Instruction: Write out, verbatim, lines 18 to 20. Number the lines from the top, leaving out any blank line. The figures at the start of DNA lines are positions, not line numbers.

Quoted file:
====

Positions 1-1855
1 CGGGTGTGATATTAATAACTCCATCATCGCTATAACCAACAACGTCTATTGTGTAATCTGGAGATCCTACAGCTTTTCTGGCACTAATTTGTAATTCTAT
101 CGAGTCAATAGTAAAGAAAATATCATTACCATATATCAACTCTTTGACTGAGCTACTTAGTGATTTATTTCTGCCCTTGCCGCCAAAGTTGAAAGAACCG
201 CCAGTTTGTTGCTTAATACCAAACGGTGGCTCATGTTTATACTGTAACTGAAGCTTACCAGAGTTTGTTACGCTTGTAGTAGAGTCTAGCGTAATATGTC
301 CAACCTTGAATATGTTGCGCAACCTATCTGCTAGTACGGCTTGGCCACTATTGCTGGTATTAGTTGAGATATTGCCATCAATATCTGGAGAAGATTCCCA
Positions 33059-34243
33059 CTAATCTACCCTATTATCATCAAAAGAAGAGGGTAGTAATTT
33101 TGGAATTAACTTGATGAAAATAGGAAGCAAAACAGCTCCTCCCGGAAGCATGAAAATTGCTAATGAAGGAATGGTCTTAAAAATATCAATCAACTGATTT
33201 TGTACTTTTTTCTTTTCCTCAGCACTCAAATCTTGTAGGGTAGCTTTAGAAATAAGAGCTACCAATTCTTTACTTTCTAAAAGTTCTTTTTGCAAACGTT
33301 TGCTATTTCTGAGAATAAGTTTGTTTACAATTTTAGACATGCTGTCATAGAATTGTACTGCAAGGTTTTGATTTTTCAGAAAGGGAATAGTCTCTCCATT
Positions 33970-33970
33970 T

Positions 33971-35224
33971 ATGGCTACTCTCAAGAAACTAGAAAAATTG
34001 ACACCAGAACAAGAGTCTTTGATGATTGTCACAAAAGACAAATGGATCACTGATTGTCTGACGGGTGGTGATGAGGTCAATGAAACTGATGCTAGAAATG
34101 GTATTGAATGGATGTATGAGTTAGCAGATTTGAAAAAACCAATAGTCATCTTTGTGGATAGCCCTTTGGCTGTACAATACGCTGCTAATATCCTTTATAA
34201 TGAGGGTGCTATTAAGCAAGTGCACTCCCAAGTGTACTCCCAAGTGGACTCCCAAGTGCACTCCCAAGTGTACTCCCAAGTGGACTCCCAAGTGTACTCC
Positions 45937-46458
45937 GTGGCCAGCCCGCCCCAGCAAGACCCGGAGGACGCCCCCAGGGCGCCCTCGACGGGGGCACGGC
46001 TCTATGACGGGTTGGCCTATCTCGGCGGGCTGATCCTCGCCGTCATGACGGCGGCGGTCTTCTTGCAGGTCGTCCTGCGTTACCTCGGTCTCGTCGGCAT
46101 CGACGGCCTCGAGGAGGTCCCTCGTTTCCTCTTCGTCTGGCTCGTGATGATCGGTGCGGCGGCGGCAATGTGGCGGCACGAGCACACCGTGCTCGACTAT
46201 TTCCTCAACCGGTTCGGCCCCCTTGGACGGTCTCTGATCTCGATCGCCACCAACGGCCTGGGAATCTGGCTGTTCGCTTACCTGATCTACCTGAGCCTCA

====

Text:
Positions 45937-46458
45937 GTGGCCAGCCCGCCCCAGCAAGACCCGGAGGACGCCCCCAGGGCGCCCTCGACGGGGGCACGGC
46001 TCTATGACGGGTTGGCCTATCTCGGCGGGCTGATCCTCGCCGTCATGACGGCGGCGGTCTTCTTGCAGGTCGTCCTGCGTTACCTCGGTCTCGTCGGCAT